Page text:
The battle for the soul of modern art

An exhibition in Cork explores how we perceive value in art and in life, raising intriguing questions about the art market in the process

 

In Siberia a group of young artists hold an annual auction in which they sell their art for food. In Glasgow, the Turner Prize is awarded to an architects’ collective for a project that seems closer to social work. And in Cork, a pile of crushed nutshells sits on a gallery plinth alongside another holding aloft a pair of old shoes. What on earth is going on in the world of art?

One of the fascinating things about art is that it is, essentially, useless. Despite what those advocating for funding increases say about tourism, creative capital, therapy and social inclusion, art really does sit sideways from what philosopher Theodor Adorno called “the dominance of purpose over human life”.

Equally, in a culture where everything is measured by economics and valued for something it “does”, art occupies a space outside profit and loss, utility and productivity. With that in mind, it’s all the more interesting when the economic systems of valuation by which we tend to define our lives push at the meaning of art, and better yet when artists push back.

The 15 artists in the Siberian auction weren’t exchanging their art for food because they were hungry, but because, as organiser Denis Yefremov told a local news site, they could get more people interested in art that way. Most collectors, he said, are ordinary people of average means. One painting, After the Night by Anastasiya Scheglova, sold for 10 chocolates and some salmon, while other pieces went to new owners for buckwheat and lard.

In Cork’s Glucksman Gallery, Everything Must Go is a group show curated by the gallery’s Chris Clarke, alongside UCC economics lecturer Declan Jordan. It aims to explore how we come to construct value, not just in art but in everyday life. Chinese artist Ni Haifeng’s Reciprocal Fetishism (2010) is a collection of plinths on which are displayed a range of ordinary objects the artist has taken from the home of an unnamed but prominent collector: books, an empty wine bottle, a saucepan and steamer, a teapot.

It’s a brilliant piece, in that even as it plays with that idea of the transformative power of the artist (it’s art because I’m an artist and I say it is), it also touches on celebrity fetishism (is a teapot more valuable if it happens to be Madonna’s teapot?), while making you look more closely at mundane things because they’re in a gallery.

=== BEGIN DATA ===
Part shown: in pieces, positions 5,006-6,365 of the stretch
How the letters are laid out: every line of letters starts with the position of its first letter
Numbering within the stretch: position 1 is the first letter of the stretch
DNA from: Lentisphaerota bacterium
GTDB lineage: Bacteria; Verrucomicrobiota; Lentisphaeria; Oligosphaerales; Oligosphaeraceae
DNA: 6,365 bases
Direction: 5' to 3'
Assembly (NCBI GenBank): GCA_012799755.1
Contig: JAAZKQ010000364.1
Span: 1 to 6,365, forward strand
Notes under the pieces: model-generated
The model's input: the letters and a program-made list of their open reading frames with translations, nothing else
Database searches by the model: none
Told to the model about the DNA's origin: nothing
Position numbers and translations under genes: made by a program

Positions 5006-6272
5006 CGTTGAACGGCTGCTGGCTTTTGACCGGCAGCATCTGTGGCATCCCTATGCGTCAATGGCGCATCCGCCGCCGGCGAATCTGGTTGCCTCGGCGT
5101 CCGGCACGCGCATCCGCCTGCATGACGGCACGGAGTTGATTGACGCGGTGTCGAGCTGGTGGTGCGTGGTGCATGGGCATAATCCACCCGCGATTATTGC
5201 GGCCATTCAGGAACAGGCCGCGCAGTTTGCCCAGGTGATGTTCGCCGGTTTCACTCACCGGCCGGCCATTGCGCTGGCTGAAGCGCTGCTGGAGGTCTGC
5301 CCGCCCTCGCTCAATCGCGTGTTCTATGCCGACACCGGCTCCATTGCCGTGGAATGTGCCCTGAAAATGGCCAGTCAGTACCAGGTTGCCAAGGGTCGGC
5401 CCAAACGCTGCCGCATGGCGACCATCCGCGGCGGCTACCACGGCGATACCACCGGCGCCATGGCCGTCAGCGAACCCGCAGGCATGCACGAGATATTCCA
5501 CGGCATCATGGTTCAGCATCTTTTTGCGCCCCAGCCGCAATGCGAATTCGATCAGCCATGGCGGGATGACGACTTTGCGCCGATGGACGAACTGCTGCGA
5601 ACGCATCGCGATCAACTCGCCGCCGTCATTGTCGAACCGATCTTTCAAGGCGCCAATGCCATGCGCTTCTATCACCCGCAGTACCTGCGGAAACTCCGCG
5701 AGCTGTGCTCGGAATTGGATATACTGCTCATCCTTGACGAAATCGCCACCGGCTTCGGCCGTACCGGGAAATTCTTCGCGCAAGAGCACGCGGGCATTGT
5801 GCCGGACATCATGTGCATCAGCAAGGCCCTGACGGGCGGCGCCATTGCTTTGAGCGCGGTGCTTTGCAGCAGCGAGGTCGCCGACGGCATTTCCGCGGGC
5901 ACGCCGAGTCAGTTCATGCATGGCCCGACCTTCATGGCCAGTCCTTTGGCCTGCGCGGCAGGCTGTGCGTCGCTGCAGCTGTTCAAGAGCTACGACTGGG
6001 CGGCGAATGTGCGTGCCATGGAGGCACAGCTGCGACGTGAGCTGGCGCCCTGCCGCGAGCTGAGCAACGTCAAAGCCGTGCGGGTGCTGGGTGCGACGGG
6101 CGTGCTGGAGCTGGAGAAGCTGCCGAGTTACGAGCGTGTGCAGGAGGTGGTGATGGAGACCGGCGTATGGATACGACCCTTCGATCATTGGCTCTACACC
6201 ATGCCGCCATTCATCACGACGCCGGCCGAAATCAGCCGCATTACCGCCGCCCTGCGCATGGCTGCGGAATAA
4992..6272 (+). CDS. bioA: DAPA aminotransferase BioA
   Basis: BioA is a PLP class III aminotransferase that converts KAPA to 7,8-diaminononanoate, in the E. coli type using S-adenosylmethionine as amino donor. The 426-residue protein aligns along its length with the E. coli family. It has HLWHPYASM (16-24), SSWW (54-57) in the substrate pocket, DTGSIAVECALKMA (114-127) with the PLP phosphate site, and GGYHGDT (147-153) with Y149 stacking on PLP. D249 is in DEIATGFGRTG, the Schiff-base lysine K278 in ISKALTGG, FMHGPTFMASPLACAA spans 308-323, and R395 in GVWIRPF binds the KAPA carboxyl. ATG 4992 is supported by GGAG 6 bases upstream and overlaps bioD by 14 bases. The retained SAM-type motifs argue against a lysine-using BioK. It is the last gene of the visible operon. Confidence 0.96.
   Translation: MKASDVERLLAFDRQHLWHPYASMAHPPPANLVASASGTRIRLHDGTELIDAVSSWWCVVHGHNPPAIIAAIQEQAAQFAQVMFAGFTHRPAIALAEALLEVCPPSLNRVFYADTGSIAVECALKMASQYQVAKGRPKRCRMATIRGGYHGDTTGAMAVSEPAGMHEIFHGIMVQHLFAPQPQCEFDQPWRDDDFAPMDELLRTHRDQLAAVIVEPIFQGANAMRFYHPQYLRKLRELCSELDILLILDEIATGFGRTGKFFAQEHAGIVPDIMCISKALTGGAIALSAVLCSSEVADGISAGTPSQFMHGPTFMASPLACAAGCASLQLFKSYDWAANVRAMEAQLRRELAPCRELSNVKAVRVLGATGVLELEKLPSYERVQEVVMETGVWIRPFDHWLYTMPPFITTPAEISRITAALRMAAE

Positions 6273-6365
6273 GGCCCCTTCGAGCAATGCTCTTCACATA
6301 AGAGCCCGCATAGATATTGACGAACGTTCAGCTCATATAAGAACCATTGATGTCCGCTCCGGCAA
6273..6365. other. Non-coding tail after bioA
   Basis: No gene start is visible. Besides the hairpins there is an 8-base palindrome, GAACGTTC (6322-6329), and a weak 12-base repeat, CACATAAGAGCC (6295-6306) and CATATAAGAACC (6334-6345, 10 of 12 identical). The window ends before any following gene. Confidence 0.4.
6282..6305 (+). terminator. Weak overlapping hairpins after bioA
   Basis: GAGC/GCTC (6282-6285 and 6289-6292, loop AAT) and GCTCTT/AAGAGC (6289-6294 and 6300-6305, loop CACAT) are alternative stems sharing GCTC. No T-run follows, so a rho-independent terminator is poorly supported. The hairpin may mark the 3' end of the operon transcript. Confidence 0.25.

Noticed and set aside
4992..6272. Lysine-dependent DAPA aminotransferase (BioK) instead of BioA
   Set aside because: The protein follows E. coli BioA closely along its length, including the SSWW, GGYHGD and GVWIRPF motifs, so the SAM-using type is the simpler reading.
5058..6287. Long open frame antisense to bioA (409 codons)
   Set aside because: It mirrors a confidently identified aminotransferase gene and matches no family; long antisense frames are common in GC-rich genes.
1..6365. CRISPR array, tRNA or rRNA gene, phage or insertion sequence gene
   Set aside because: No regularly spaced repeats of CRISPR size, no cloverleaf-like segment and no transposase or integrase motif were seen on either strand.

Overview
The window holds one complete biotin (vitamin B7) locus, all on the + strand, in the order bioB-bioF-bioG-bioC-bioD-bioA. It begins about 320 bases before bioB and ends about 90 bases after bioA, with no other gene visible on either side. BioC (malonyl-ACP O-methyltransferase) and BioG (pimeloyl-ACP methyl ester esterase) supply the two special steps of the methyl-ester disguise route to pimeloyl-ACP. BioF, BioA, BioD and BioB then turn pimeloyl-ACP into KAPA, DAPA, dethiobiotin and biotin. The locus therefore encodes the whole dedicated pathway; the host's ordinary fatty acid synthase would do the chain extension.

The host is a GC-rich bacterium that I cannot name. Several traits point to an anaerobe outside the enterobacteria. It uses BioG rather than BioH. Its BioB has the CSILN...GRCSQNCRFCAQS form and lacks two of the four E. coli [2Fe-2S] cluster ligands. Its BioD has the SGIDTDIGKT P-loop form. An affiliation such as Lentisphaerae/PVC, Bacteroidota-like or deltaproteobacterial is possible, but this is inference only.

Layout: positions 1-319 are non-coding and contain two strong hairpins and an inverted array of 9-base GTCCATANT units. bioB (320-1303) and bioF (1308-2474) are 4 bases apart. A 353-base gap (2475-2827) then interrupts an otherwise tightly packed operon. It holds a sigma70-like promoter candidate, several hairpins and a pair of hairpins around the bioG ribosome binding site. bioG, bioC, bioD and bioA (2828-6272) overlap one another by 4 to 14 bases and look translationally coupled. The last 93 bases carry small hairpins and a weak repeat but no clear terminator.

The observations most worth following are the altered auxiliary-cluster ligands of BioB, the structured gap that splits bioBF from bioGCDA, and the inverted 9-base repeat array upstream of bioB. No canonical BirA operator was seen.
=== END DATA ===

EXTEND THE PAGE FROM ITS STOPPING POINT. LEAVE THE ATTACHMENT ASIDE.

In addition, Reciprocal Fetishism is a reminder that unless the wider world gets in on the act, the things that we value personally – a favourite mug, a soft toy, a letter, a paperweight – become meaningless rubbish when we die and personal connections are broken. In some ways, making art and ascribing value to it is a gesture of protest against that process.

The exhibition also includes a pair of Eric Fischl’s large Art Fair paintings (2014), in which the artist has completely caught the human drama of international fairs, where the art frequently seems secondary to the people-watching, the speculation and the all-important deal.

Another standout is a duo of Amie Siegel videos, Provenance and Lot 248 (2013). Provenance tracks pieces of modernist furniture, collectors’ items in swanky international apartments and salons, back in time through auction, exhibition, restoration and container shipping, to that moment when they were on the cusp of becoming junk in the Indian city of Chandigarh. The companion piece Lot 248 follows the auction at Christie’s of one of the editioned copies of Siegel’s film. I watched in astonishment as the bidding rose in units of thousands, the theatre of the auction demonstrating the inflation of value from little more than the strengths of competition and belief.